Watering herbs is a very important aspect of growing them in pots. Many aromatic plants in nature are very resistant to dryness thanks to their ability to develop a deep root system to fetch water. In pots, you must water your aromatic plants regularly depending on the size and the pot, the weather, the season and the species. In spring, when they are growing, you should water them every 2 days or so.
To manage the watering of your aromatic plants, nothing is better than observing them. With a bit of practice, you will quickly notice that you need to let the soil dry slightly on the surface before watering again.
Be careful, however, not to let the root ball dry out too much, as it is difficult to re-wet it afterwards, especially if the substrate is rich in peat.
The use of undercuts under the pots is useful to avoid wetting the soil around them and to save some water, but for some plants that appreciate dry soils, it is better not to leave them constantly under the pots.
Water needs of aromatic plants in pots
We like to group aromatic and medicinal plants in the same space, whether in the garden or in pots, so that we have them all on hand when we need them. This calculation is not always the right one because, while some are true camel plants, others have much higher water requirements.
Volume of the pot, season and weather, type of variety… All these elements have consequences on the watering of aromatic plants. While in spring, it is recommended to water them every two days, in summer, watering should take place every day. When the cold weather returns, it is preferable to space out the watering.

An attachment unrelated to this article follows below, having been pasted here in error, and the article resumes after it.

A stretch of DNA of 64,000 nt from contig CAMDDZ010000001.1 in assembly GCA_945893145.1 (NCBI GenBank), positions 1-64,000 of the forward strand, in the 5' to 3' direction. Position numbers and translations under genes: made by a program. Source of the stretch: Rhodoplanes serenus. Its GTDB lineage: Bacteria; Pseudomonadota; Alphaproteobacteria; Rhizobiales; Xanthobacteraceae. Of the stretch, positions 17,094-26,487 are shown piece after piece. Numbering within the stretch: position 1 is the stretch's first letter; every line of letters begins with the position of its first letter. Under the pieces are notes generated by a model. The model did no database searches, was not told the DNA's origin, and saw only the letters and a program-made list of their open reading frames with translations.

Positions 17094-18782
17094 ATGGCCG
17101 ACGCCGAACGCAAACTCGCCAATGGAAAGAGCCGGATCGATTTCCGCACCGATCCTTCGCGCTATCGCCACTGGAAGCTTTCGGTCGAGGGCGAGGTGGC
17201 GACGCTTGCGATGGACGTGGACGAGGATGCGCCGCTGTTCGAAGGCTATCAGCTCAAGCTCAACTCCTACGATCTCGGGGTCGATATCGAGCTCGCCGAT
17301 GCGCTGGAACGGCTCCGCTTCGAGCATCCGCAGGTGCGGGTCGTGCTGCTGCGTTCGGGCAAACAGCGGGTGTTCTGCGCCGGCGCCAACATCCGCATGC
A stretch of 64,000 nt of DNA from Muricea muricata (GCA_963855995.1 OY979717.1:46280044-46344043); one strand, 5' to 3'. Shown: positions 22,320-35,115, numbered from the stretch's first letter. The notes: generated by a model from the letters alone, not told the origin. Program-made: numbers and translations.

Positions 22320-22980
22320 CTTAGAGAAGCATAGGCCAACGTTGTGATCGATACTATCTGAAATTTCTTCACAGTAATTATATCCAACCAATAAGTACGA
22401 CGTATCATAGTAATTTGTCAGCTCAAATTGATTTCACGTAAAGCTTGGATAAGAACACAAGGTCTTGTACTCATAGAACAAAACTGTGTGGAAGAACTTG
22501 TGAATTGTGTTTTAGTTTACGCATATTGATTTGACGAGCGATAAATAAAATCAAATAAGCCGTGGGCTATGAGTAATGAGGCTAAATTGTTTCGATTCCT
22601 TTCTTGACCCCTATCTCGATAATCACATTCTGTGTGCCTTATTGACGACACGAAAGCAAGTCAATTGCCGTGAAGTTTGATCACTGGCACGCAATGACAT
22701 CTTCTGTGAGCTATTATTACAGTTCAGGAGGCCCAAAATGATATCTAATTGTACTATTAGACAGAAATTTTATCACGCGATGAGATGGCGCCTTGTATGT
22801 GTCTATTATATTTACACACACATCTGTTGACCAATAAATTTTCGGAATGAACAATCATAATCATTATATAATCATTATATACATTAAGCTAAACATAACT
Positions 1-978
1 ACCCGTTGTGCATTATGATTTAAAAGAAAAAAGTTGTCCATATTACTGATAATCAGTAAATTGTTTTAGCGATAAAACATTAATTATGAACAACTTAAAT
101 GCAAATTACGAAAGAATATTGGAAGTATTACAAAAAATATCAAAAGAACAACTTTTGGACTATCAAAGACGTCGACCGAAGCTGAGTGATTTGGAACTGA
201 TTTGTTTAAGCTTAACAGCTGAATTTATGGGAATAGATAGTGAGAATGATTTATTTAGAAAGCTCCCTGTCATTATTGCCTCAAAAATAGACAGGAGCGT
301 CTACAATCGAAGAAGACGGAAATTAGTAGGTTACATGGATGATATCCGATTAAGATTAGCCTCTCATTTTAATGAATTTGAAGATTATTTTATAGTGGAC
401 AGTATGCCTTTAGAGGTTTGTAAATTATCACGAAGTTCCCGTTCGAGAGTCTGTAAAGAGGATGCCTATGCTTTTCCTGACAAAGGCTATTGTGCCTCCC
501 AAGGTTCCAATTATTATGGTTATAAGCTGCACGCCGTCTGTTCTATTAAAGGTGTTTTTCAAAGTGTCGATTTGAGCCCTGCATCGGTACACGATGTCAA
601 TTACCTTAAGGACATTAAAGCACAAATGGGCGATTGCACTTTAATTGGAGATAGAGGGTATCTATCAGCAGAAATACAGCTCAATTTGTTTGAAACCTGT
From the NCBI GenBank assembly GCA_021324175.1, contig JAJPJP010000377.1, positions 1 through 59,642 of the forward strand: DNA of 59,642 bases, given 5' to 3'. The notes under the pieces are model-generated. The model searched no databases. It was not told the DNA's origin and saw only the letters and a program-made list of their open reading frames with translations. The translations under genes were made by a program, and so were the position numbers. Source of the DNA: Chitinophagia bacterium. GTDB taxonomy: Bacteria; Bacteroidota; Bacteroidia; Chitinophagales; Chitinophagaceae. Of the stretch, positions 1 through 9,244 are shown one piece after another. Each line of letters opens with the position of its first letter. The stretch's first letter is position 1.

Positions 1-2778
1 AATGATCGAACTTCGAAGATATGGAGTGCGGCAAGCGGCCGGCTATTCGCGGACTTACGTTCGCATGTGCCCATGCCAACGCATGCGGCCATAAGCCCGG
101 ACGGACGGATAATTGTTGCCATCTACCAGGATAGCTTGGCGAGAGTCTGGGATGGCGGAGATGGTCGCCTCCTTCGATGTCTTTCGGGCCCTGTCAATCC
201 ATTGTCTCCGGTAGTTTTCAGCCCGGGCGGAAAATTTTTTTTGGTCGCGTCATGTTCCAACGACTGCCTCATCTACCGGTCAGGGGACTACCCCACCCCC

The goal is to keep the soil fairly moist. If the soil starts to dry out on the surface, it should be watered again. But these are just recommendations and nothing beats observing your herbs to understand and manage the amount of water they require. In any case, be sure to use pots with holes to facilitate drainage and avoid water stagnation at the bottom.
When to water potted herbs?
Many aromatic plants are grown in pots, which greatly limits the available water reserve of the soil (substrate). It is therefore advisable to water much more regularly than for plants grown in the ground, without, however, suffocating the roots. Between two waterings, let the soil dry slightly on the surface, but not in depth; especially if the soil used is rich in peat and therefore difficult to rewet.
When to water aromatic plants?
- In spring and fall: it is preferable to water young annuals with tender leaves, such as basil, parsley, dill, coriander or chervil in the morning, so as not to make them too attractive to snails.
- In summer: it is advisable to water in the evening in order to avoid a too fast evaporation and a condensation which can support the development of the diseases.
Do not overwater your aromatic plants